Max du Preez

'Don't feel threatened by black pride'

2016-09-13 07:20

Max du Preez

White South Africans should not feel threatened by or even be uncomfortable with the surge of black consciousness and black pride.

They – we, because I write this as a white South African male – should rather try to understand where it comes from and what it means.

We shouldn’t get all worked up when the 13-year-old Zulaikha Patel with her formidable afro and raised fist expresses herself strongly on what it’s like to be a young black woman in a mostly white environment.

We should rather show respect to black teenagers who stand up and fight for their own dignity and that of their peers.

We shouldn’t overreact if black compatriots vent their feelings about blackness in strong terms and dish out a few klaps in our direction because they feel that white is still the norm in our society.

It doesn’t help when whites say things like “come on, apartheid was buried in 1994, snap out of it” or “get over your race obsession”.

Or, in the case of schools and universities, “you knew in advance what the rules and demographics of these institutions were, and you still went there, what did you expect?”

Radical student movements can sometimes be irritating in their methods and their use of ideological jargon and quotes from long-dead philosophers from elsewhere in the word, but we simply have to try and decode their words and accept that they represent widely felt frustrations among younger black generations.

We whites should rather ponder how it happened that the black consciousness prophet Steve Biko is now, 39 years after his death, read and quoted more than at any time before.

How is it, we should ask, that the black youth still feel alienated and marginalised in a country with an overwhelming black majority and a mostly black government? I think we white South Africans should try harder to look beyond our own white middle class problems and perceived victimhood and acknowledge that our black compatriots had adjusted and compromised more than we did since 1994; that most of us are indeed still at the top of the food chain; that there are more than enough cause for black South Africans to firmly assert themselves.

We whites love to call upon the bill of rights in the constitution to protect our own rights, but we tend to forget that the same document undertakes to “heal the divisions of the past and establish a society based on democratic values, social justice and fundamental human rights” and “improve the quality of life of all citizens and free the potential of each person.” It also states: “Everyone has inherent dignity and the right to have their dignity respected and protected.”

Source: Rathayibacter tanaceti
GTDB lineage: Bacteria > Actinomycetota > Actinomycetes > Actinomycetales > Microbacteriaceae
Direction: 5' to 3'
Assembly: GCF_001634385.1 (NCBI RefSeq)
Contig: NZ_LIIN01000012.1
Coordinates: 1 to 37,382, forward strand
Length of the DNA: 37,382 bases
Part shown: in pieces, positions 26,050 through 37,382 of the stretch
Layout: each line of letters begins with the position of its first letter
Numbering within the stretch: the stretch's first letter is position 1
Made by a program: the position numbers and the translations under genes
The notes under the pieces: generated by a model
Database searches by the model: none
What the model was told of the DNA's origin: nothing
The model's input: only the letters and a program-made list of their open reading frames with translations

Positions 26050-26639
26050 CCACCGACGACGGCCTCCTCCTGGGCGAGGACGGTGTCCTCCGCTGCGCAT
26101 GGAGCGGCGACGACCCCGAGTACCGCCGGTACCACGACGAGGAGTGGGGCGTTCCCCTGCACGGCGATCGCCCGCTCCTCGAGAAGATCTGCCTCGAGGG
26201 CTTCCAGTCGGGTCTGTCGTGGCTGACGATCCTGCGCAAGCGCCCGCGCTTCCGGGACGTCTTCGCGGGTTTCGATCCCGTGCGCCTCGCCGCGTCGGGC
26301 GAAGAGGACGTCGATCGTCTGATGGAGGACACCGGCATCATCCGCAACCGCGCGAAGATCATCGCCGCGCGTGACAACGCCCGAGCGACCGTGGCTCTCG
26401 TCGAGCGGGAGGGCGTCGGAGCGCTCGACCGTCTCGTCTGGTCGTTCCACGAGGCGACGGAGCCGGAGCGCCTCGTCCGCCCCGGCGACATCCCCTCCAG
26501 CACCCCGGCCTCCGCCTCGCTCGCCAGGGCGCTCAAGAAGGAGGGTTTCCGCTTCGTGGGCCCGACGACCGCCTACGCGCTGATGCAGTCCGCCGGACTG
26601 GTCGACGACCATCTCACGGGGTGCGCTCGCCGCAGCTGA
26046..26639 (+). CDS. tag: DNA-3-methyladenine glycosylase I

It is telling that black consciousness, which has been with us for well over four decades, is only blossoming two decades after we became a democracy.  The BC-oriented parties, the PAC and Azapo, have disappeared from the scene.

The response of many whites here and elsewhere to the cry “Black Lives Matter” is that it should read “All Lives Matter”.

The American civil rights activist Angela Davis had a clear response to this in her speech in Pretoria last week. “If all lives mattered, we would not proclaim that black lives mattered,” she said. The statement does imply that all lives matter, including women’s lives, LBGT people’s lives, Muslim lives, indigenous people’s lives, white working class lives; but to substitute it with ‘all lives” would presuppose that “we somehow magically transcended race”, she said.

It cannot be denied that much of the lack of development and progress in South Africa since 1994 can be blamed on the ineptness, corruption, cronyism and maladministration of successive ANC governments. This is especially true of the criminal neglect of the education given to black youth in townships, squatter camps and deep rural areas and of historically black universities.

But this doesn’t tell the whole story of the resurgence of black consciousness and isn’t a valid argument to use to discredit it.

Too many of us whites behave as if the slate was wiped clean in 1994 and as if there was a 50/50 division between black and white, “them” and “us”.

The Afrikaner historian Hermann Giliomee reminded us last week in a controversial piece on the legacy of Hendrik Verwoerd that “demographyis destiny” was the one dictum that has always applied in history.

We whites are so obsessed with our “minority rights” and the so-called “injustice” of black economic empowerment and affirmative action that we lose perspective and fail to see the bigger picture of the entire South African nation.

Black South Africans clearly experience this as selfishness, arrogance and racism.

It is in everybody’s interest, certainly also in the interests of the white minority, that black South Africans feel confident, empowered, recognised and respected. Until that happens, there will be a lot of anger, frustration and even instability and whites will increasingly feel under siege.

If that means that we whites have to be more sensitive, understand better and sometimes listen rather than speak, then that is what we have to do.

We have to realise that if we have a more just and egalitarian society, there would be much less motivation for race-based assertiveness. That is something we middle class whites can help achieve.

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